Mimsy Were the Borogoves

Editorials: Where I rant to the wall about politics. And sometimes the wall rants back.

How do we keep this from happening again?

Jerry Stratton, October 6, 2017

Imagine this: you’re a police chief or an FBI district chief, and you get a notice from the automated warning system: a man who has twice been investigated because he threatened a terrorist attack has just bought a couple of firearms.

Do you investigate? Of course you do. And when you investigate, you find out that he also tried to buy body armor.

There is no question that you will act immediately to stop this terrorist attack before it happens.

This is the way that the Pulse nightclub attack should have been stopped. In the immediate aftermath, the left tried to turn the attack into a call for more gun control, but when the facts came out it turned out the terrorist would not have been affected by more gun control. He didn’t want to commit a gun crime. He wanted to kill people at a gay bar.

But also when the facts came out, we discovered that law enforcement should have been warned about him ahead of time. The terrorist had twice been investigated for threatening terrorism. The investigation came up inconclusive, with, according to the authorities, not enough evidence to put him in jail or even put him on the no-fly list. But it certainly seemed that there was enough to keep him on the lesser watch list that notifies law enforcement whenever there’s further suspicious activity.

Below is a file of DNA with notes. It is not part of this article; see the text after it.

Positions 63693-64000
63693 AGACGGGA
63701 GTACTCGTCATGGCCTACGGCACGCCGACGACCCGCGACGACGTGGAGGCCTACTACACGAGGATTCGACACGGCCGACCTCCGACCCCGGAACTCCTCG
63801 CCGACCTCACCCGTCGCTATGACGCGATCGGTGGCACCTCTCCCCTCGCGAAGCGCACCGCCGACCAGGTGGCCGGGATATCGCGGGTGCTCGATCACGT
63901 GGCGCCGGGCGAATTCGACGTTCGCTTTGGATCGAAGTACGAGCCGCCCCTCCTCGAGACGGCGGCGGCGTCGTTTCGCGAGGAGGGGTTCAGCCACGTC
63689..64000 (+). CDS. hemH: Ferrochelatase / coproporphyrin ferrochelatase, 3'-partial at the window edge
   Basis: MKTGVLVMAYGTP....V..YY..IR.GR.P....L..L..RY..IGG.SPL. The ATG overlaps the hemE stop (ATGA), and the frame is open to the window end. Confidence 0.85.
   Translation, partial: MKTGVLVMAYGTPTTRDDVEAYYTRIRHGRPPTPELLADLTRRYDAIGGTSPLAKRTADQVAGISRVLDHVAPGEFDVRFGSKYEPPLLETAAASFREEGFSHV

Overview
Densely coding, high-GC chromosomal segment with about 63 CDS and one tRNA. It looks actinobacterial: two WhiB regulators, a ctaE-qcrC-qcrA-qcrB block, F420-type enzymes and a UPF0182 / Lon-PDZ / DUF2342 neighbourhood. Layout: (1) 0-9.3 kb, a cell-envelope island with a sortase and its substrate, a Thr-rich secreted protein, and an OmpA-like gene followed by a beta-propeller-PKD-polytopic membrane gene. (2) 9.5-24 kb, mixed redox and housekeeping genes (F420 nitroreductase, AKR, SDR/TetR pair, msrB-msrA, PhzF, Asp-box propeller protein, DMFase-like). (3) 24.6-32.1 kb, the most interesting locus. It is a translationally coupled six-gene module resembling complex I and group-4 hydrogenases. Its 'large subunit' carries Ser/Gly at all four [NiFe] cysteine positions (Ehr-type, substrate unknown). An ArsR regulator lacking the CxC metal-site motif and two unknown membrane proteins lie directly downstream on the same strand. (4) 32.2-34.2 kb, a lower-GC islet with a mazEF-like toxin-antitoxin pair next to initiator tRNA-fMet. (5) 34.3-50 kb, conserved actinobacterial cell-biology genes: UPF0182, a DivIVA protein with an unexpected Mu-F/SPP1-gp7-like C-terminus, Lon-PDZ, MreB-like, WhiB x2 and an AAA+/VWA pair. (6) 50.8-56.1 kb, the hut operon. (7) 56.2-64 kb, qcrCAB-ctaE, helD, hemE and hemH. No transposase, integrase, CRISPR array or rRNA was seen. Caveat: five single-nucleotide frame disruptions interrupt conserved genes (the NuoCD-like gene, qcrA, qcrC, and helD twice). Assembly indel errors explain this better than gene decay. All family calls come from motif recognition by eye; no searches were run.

Unfortunately, he was removed from that list.1 So law enforcement was never notified. Conservatives suggested fixing that; the NRA suggested fixing that; the people who had been calling for more gun control moved on to something else. If this has been fixed, I’m unaware of it; FBI Director Comey publicly stated that he didn’t think anything needed to be fixed, once it came out that it was the FBI that had removed the terrorist from the notification list.

The same is true of the Charleston church murderer last December. The law already should have kept him from buying his gun and should have notified law enforcement that he tried, because he had a previous felony narcotics charge against him. But laws to keep people with a record from buying guns don’t work if the records themselves aren’t appropriately handled. There was an obvious fix that would have stopped that shooting, and it did not involve new gun bans. But, again, if it’s been implemented, I’m not aware of it, although at least this time Comey didn’t act as though they’d done nothing wrong.